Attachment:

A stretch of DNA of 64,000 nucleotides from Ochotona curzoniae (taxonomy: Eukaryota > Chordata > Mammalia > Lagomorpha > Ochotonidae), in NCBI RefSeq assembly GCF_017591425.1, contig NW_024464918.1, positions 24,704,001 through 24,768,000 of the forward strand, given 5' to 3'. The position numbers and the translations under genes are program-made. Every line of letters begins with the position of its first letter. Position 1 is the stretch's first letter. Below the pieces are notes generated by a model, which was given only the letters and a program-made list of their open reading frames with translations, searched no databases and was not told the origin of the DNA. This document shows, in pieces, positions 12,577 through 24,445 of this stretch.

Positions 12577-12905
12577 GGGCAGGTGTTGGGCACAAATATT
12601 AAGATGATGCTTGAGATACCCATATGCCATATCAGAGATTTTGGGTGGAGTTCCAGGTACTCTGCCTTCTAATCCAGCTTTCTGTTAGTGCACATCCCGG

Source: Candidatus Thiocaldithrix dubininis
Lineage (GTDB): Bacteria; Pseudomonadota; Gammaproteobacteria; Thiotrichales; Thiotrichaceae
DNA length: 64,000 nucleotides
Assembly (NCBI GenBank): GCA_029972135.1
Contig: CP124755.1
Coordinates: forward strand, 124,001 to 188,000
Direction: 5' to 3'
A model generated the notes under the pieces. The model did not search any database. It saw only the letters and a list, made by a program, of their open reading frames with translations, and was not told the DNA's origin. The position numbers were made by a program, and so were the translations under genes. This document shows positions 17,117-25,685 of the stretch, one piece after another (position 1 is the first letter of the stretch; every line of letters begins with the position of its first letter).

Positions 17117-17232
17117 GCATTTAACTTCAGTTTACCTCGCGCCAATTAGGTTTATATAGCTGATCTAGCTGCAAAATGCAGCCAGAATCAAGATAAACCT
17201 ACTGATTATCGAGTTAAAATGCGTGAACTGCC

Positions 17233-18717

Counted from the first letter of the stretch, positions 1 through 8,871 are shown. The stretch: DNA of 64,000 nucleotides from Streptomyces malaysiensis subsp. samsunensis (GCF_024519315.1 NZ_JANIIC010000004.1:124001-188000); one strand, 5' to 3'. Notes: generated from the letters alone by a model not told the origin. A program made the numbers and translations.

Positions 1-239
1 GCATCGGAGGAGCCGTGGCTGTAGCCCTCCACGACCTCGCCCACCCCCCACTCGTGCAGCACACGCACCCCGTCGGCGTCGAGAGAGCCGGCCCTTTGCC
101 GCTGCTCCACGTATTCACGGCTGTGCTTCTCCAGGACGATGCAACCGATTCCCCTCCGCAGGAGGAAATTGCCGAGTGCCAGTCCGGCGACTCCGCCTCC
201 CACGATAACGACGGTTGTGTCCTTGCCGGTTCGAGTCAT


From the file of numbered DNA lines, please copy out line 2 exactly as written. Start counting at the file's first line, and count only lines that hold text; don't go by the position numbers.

Positions 12577-12905